“From 2000 to 2010 opioid overdose was the fastest growing cause of death in the United States. Nothing is changing in a bad direction as quickly as drug overdoses,” Hill said. “It takes an average of seven to ten years for facts about epidemiology to find their way into practice and policy. That’s where we are now, and that’s another reason why states are passing naloxone laws.”
The current opioid epidemic may have shifted attitudes about drug laws and allowed for less punitive approaches. But the stigma attached to drug use is still strong and creates hurdles for people to get the help they need.
In Texas for instance, Senate Bill 1492 created the legislative environment for the prescription of naloxone via a “standing order,” a sort of open order that a physician signs and a pharmacist can use to dispense naloxone to someone the physician has not personally examined.
But, Hill says, “It was left to individual physicians and pharmacists to find each other, create an agreement, a template for the order … there was not much incentive for anybody to do that.”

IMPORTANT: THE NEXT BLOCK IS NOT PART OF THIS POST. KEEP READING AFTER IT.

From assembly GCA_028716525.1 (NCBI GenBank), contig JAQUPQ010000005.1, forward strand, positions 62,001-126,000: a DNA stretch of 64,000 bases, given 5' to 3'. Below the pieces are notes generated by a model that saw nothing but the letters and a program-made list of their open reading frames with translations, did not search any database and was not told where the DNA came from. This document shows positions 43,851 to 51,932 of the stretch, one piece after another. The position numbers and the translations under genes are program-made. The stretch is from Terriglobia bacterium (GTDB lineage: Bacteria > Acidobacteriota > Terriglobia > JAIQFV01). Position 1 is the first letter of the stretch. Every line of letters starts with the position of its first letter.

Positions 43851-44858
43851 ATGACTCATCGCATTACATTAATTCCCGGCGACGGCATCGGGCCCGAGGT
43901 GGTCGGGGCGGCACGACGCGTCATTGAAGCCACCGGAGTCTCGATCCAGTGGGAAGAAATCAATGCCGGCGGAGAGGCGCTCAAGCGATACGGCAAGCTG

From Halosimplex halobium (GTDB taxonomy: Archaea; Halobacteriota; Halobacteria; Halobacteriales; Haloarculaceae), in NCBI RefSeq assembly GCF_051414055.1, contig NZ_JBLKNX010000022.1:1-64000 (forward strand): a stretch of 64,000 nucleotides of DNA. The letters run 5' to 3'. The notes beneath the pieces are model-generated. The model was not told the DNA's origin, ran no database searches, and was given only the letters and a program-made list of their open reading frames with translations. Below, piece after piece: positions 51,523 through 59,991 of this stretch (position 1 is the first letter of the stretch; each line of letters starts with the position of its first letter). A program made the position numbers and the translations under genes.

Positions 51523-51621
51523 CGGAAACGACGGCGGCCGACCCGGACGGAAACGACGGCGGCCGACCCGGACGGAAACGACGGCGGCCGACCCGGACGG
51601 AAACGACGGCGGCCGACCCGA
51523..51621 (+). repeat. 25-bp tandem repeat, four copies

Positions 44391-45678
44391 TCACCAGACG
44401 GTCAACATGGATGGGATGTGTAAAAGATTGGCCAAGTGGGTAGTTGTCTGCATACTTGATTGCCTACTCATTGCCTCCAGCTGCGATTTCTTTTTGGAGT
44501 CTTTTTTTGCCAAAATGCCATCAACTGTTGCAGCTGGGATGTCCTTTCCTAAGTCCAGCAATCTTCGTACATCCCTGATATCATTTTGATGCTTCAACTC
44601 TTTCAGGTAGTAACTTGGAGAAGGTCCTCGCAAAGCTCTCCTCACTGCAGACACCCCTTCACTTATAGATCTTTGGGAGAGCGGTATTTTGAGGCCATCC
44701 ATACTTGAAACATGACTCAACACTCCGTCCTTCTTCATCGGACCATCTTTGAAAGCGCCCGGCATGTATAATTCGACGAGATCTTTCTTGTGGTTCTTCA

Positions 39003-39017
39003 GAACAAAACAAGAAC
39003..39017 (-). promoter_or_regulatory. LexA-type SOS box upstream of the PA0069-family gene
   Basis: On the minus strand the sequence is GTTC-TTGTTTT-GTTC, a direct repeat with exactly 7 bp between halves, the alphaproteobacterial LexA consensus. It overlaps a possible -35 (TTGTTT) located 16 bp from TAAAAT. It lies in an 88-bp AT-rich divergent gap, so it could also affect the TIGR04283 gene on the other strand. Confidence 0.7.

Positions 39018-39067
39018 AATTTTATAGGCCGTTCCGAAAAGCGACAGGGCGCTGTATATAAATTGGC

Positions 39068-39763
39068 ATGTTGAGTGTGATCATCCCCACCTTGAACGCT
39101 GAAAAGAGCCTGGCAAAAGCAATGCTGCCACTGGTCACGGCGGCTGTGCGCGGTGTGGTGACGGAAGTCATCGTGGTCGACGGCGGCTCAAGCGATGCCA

It took months of tireless work of advocates making the necessary connections until finally, in June 2016, the Texas Pharmacy Association issued a standing order.
“It is interesting, because the law is so much about pharmacy but the process has not been driven by pharmacists. It has been driven by advocates and social workers and harm-reduction groups,” Hill reflected.
After the standing order was issued, in theory any pharmacist could get it from the TPA website, complete a one-hour online training, and start dispensing naloxone to anyone requesting it. In practice, Hill said, this is not yet the case.
“Many pharmacists don’t know about the standing order or have misconceptions about naloxone and may decide they don’t want to dispense it. They may fear that naloxone will enable patients to use higher doses of opioids, or will discourage them from seeking treatment. All the available scientific evidence says the opposite, but they may not be aware of that.”